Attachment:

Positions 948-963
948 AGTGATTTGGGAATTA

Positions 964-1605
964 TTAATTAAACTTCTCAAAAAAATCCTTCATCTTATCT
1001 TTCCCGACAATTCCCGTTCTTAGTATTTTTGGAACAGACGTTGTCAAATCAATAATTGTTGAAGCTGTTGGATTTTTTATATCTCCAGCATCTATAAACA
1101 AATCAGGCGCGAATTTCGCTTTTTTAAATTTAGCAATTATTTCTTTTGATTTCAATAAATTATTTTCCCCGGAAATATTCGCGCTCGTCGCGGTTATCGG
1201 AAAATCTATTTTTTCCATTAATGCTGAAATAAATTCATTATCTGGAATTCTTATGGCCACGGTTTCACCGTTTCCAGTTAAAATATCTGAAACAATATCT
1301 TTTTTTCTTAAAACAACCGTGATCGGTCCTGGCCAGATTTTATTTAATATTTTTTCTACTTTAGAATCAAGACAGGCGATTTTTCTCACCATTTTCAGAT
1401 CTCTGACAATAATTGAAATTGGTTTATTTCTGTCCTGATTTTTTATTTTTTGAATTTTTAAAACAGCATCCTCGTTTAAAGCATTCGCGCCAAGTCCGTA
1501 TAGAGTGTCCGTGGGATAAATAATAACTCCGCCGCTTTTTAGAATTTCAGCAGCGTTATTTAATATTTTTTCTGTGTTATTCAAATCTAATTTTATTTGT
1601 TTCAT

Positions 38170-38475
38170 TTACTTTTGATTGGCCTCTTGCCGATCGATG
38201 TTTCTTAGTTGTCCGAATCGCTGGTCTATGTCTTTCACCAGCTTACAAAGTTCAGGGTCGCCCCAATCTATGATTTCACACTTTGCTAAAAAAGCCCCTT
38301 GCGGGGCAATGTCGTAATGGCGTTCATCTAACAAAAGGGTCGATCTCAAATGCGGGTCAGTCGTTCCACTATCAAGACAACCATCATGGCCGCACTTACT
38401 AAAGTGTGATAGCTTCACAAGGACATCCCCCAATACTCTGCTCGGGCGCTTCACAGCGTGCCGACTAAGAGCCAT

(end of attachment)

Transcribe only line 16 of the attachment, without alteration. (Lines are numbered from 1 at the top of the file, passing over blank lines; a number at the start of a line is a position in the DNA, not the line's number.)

38401 AAAGTGTGATAGCTTCACAAGGACATCCCCCAATACTCTGCTCGGGCGCTTCACAGCGTGCCGACTAAGAGCCAT